Finally, an anime movie from this year that isn’t part of some established franchise.
Oh goody, another Mari Okada teen drama. I’m not sure when my mind has started seeing these things as commonplace, but it was probably around the moment when people started saying to me with a straight face that “no really, Wixoss is totally a touching psychological character drama. Especially regarding that one girl whose main wish is to fuck her brother.” Nevertheless, I was kind of looking forward to seeing Anthem of the Heart. Anime dramas tend to be more tolerable when they’re only given a limited amount of time to tell their stories, plus if I’m not mistaken, this is the Anohana team’s first original film. So even if I didn’t like it, it’d at least be worth talking about. I’d say this review alone justifies the fifteen dollar price.
So the film starts with a little girl named Jun Naruse indulging in her Utena-like fantasies regarding a prince finding a princess when she sees her father leaving a castle-like love hotel with another woman. Not understanding what it means, she tells her mother about the incident and her father is soon given the boot, but not before reassuring her that his leaving was completely Jun’s fault. Fucking jackass. But since Jun is a kid, she sincerely believes it’s her fault to the point that she imagines a strange egg-shaped creature who tells her that her talkative personality needs to go if she wants to stop hurting people. Thus, Jun ends up getting the reputation of the girl who never talks by the time she enters high school and we get a promising setup about a girl having to face her inner demons in order to live a normal boring life.
After the timeskip, the film kickstarts by having the head teacher randomly choose four people to serve on the class council, and for good measure, he decides that they should be in charge of having the class put on a musical for the school festival because he’s just that much of a carefree jackass. Why? Because all good dramas have musical events in them and we needed a reason to get our outcast leads to participate in it no matter how contrived, let alone a reason to meet each other in the first place. So in addition to Jun and her personal problems, we get three other characters thrown in the equation, each with their own issues and romantic preferences between each other. I won’t spoil who’s hot for who, but the additional cast members are a nice boy who has no hobbies of his own, a gruff big dude who used to be the school’s top baseball player, and a cheerleader who puts on a confident facade to hide the fact that she had personal experiences with the nice boy in middle school. Think back to Anohana with these character types in mind, and you should be able to figure it out. Then become frustrated as the movie seems to change these preferences whenever the plot demands it.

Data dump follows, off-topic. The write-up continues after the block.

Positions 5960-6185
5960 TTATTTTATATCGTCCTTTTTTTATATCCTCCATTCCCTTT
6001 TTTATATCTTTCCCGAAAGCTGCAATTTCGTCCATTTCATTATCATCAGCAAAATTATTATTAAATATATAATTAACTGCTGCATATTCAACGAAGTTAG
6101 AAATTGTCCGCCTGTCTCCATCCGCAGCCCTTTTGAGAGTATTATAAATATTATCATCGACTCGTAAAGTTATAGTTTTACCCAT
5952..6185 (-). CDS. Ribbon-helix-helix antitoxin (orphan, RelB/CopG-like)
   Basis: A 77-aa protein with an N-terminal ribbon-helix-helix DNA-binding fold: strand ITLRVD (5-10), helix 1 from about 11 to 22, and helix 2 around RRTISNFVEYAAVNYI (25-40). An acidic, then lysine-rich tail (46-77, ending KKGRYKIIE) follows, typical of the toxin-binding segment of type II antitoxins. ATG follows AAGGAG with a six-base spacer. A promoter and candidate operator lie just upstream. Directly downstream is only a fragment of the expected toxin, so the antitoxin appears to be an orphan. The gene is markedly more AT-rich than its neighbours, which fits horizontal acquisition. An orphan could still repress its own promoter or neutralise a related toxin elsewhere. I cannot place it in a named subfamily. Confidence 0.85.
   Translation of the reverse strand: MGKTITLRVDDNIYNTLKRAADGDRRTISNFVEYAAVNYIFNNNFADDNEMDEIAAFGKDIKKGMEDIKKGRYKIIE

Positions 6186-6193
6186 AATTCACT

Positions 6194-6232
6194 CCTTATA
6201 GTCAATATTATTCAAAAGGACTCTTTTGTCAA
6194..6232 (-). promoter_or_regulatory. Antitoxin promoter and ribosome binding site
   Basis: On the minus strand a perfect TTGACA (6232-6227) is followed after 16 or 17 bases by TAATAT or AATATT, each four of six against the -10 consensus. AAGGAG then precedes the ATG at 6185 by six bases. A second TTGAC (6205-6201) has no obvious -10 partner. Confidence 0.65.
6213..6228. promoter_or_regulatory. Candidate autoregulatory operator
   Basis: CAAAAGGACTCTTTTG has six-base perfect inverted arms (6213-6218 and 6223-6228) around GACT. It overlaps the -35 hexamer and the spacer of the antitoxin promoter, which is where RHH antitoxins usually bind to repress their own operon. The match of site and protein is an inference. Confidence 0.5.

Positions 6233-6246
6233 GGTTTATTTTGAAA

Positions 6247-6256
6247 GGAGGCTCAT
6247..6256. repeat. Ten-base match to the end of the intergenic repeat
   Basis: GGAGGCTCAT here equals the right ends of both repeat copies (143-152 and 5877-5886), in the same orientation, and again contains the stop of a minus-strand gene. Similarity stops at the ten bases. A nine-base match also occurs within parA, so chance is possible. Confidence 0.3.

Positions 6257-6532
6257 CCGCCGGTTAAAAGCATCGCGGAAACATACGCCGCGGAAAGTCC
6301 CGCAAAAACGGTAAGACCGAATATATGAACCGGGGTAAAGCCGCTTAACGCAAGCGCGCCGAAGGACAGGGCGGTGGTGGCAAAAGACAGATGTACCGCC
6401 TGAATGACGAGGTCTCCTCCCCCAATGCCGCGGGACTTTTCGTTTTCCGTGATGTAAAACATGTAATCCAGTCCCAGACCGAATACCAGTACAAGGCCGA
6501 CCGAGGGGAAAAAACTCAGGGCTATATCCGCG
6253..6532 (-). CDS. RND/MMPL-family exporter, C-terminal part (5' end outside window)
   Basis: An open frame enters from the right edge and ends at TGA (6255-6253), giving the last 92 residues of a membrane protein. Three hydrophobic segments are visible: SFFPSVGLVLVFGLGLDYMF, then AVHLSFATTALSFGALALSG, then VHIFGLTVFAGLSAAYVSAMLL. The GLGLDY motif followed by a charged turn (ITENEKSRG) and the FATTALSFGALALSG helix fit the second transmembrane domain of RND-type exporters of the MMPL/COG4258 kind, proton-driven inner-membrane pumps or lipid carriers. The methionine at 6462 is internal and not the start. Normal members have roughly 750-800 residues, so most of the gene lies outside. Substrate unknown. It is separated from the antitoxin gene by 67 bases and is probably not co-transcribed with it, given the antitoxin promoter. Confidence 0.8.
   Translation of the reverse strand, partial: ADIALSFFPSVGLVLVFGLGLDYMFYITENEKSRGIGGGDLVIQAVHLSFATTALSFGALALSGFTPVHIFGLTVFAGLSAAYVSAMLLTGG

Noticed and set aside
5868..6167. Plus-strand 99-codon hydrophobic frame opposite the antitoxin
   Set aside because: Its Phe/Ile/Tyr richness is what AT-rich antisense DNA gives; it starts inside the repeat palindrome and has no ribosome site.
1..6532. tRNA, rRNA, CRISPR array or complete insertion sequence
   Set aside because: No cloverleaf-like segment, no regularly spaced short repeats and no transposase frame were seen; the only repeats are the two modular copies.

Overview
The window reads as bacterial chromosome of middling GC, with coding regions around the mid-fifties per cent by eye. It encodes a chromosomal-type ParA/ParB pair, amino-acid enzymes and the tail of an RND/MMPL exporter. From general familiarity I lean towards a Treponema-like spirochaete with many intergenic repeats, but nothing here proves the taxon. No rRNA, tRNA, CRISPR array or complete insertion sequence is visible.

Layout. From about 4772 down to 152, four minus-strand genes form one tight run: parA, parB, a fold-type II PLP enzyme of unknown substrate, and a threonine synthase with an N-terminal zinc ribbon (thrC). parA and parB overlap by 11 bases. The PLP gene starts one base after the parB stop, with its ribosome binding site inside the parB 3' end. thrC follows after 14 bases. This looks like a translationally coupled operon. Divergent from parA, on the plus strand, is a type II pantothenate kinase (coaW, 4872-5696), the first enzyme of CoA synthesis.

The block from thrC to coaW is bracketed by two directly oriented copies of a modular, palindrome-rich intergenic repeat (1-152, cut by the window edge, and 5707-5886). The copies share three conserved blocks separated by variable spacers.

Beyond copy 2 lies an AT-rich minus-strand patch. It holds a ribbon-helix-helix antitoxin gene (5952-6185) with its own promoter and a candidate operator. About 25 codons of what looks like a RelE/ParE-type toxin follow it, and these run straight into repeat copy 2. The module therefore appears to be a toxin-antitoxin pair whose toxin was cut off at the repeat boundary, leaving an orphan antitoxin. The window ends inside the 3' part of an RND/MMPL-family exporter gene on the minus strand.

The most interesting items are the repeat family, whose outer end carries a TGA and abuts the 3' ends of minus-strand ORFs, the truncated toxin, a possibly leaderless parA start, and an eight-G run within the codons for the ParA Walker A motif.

Like most Mari Okada works, the film loses its way a short ways in in regards to discovering the best way to tell this story, because it keeps glancing at the “how to write drama” handbook whenever it’s confused on how to progress things and grabbing something from a really successful work without understanding why it worked when it did it. So what we end up with is a bloated mish-mash of underdeveloped tropes that tend to get in each other’s way rather than do any complementing. Most of the story is told in a rather dry manner where the characters just go through the motions and hang out with each other in order to establish that the little girl might like the shorter of the two males and that he might be the prince that will allow her to talk. But then she starts to speak up for herself because she wants to participate in the music club’s activities because for some reason, she really wants to sing despite never showing any interest in it before. And then people are surprised she can talk. Then they aren’t. I kept on feeling like I missed a post-it note explaining these transitions somewhere down the road.